MONTREAL - You always heard "The Prof" before you saw him.
Ron Caron's raspy voice would fill the press box if he thought his St. Louis Blues were suffering some injustice on the ice -- whether real or perceived -- and he could entertain you with stories for as much time as you had. He got the nickname "The Professor" for his incredible memory and knowledge of both hockey and baseball, his other sporting passion.
Caron died Tuesday just hours before the two clubs with which he made his mark in hockey -- the Blues and the Montreal Canadiens -- were to play at the Bell Centre. He was 82. Caron had suffered a stroke about eight years ago, after going out for a smoked meat sandwich in Montreal.
"The thing I will remember about him was his passion," said former St. Louis Blues great Bernie Federko, who was at the Blues morning skate at the Bell Centre Tuesday. "No one was more passionate than he was. He wore his heart on his sleeve and you knew what he was thinking all the time. He was either yelling or screaming."
Federko recalled Caron barging into the Blues dressing room and going on an incomprehensible rant when things weren't were going well.
"When he would walk out, we would look at each other and say: 'What exactly did he mean from that?' " Federko said. "But we got the message."
Caron might have thrown the odd chair in a press box, too.
Caron was a scout and then assistant general manager of the Canadiens teams that won six Stanley Cups during the 1970s.
He had an eye for talent and scouted Guy Carbonneau, who would become a Montreal captain.
"He said he scouted me," Carbonneau said with a laugh. "You know how scouts are. If you turn out to be a player, they scouted you. If you don't, they didn't see you."
Caron's work was behind the scenes in Montreal, but he clearly had a huge impact on the Habs.
He was bigger than life in St. Louis, after taking over as Blues general manager in 1983, and Federko credited him with saving the franchise. Caron's ability to identify talent and swing a blockbuster deal built them into a regular playoff contender -- they made the post-season in each of his 12 seasons.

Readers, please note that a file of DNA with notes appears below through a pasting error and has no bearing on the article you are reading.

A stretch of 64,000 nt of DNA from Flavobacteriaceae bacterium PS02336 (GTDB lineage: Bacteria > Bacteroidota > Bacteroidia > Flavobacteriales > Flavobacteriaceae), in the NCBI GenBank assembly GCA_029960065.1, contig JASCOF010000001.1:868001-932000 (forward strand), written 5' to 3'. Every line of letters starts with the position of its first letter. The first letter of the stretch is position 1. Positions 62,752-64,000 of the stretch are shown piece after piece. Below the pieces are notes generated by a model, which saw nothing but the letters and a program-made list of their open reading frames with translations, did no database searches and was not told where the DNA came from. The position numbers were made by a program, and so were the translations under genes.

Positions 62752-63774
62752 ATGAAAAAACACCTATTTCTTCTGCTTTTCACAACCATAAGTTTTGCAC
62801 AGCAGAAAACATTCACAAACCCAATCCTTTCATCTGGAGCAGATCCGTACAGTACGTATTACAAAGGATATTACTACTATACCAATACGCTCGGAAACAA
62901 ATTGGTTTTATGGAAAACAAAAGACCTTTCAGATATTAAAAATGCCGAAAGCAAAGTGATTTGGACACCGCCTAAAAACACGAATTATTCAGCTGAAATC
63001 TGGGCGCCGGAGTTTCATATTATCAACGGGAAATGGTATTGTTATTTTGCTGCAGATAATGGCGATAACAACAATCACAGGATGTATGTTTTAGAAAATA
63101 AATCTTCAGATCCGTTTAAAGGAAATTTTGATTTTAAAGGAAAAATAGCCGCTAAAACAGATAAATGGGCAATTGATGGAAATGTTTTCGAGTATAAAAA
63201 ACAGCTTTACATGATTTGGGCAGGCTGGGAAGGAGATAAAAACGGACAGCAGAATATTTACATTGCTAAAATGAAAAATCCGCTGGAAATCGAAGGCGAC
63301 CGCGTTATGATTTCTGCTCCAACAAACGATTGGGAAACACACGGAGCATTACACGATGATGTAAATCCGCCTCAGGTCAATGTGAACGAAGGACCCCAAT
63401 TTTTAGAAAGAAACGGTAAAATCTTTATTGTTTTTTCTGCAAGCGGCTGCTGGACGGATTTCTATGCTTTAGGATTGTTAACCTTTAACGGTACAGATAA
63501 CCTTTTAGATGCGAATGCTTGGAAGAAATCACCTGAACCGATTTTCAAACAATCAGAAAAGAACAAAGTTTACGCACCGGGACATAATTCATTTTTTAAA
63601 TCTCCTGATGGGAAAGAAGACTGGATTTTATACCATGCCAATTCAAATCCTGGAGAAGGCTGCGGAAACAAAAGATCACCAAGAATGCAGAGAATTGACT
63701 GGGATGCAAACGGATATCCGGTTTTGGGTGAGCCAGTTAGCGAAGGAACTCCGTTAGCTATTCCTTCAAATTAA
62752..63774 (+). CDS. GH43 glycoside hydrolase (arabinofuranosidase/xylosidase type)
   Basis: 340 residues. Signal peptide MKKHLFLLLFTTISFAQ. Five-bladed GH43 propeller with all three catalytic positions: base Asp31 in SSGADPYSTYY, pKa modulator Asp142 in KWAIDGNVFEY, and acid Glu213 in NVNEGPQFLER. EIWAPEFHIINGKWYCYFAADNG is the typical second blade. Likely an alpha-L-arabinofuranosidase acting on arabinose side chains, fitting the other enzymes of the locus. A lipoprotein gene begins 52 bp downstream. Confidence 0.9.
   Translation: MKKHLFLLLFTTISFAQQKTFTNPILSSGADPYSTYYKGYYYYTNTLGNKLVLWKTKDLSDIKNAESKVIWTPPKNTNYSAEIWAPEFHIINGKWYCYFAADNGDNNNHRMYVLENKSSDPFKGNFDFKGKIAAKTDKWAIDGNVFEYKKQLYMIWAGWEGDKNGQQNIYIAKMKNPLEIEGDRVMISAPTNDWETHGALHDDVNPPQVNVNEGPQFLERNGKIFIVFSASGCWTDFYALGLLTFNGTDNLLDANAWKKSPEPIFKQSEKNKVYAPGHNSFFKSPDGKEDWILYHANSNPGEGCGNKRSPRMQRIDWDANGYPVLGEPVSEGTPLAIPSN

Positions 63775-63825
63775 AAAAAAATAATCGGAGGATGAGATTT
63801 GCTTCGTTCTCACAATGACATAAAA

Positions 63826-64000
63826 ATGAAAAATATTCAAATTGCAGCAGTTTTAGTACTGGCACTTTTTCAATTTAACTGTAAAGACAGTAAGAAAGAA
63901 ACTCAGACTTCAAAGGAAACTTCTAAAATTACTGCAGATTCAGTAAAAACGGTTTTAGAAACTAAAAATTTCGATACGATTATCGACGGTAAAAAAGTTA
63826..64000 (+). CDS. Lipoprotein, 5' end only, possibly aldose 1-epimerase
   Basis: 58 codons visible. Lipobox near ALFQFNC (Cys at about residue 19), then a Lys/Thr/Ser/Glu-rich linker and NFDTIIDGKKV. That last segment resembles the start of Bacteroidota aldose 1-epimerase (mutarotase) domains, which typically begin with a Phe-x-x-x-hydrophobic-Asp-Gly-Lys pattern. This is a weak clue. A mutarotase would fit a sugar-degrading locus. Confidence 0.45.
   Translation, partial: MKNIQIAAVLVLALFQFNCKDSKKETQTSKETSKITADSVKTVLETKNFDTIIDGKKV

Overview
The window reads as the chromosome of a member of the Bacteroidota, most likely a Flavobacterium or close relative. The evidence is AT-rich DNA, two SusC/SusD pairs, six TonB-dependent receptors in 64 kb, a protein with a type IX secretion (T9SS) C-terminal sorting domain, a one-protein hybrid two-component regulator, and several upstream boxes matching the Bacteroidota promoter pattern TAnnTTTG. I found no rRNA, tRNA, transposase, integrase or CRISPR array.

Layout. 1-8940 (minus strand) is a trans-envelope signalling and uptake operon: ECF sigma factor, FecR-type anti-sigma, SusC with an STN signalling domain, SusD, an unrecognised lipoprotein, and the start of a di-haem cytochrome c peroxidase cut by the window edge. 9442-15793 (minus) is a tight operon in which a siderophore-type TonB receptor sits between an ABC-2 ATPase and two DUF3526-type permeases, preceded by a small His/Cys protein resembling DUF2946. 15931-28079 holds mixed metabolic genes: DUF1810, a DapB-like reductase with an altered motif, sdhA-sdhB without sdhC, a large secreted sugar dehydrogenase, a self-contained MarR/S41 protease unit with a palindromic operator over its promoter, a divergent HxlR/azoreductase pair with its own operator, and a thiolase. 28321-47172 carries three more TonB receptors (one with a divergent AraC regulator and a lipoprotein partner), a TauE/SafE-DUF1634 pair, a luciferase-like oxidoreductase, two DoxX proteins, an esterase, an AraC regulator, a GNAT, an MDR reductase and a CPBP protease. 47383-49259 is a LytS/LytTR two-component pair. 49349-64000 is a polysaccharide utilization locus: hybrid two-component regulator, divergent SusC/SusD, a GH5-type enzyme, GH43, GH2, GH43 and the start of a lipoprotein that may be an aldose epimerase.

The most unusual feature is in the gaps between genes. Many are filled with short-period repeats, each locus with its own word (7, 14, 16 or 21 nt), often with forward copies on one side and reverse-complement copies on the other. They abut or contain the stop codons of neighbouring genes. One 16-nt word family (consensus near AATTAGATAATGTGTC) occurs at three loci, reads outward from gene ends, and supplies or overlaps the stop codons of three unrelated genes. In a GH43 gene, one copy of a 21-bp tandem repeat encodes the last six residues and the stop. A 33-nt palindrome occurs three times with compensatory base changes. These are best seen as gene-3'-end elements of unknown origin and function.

Caron arrived on the scene in St. Louis shortly after the league blocked the sale and transfer of the franchise to Saskatoon. With ownership in flux, the Blues didn't even participate in the 1983 draft.
Harry Ornest emerged as the owner and ran the Blues on a skate-lace budget.
"The Blue were on the verge of moving in '83 when (Caron) was hired and he did a great job of recognizing talent and, with limited resources, he was able to put together a good team," Federko said. "That was one of the reasons they were able to stay there and flourish. Now they've got a huge fan base and one of the reasons is because Ron was able to build the franchise."
In 1988, Caron sent goaltender Rick Wamsley and defenceman Rob Ramage to the Calgary Flames for a prospect with good blood lines. Brett Hull went on to score a record 527 goals with the Blues.
He also rocked the hockey world with free-agent signings, back in the days when an arbiter would reward compensation to the team losing the player. Caron signed forward Brendan Shanahan in 1991 and defenceman Al MacInnis in 1994. The Blues had to send Phil Housley and draft picks to the Flames for MacInnis and defenceman Scott Stevens to the New Jersey Devils for Shanahan.
"He put together a lot of good teams," Blues coach Ken Hitchcock said, "and they played with the same passion he had."